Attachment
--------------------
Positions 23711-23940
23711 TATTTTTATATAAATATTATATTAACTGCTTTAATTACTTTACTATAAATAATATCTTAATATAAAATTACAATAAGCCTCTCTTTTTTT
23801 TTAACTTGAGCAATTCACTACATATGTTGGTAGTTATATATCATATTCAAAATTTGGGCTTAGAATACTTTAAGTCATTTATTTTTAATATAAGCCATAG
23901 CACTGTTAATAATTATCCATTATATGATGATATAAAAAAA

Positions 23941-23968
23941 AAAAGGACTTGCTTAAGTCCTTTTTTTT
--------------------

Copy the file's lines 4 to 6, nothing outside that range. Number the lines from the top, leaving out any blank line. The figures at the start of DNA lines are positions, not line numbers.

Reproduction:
23901 CACTGTTAATAATTATCCATTATATGATGATATAAAAAAA

Positions 23941-23968
23941 AAAAGGACTTGCTTAAGTCCTTTTTTTT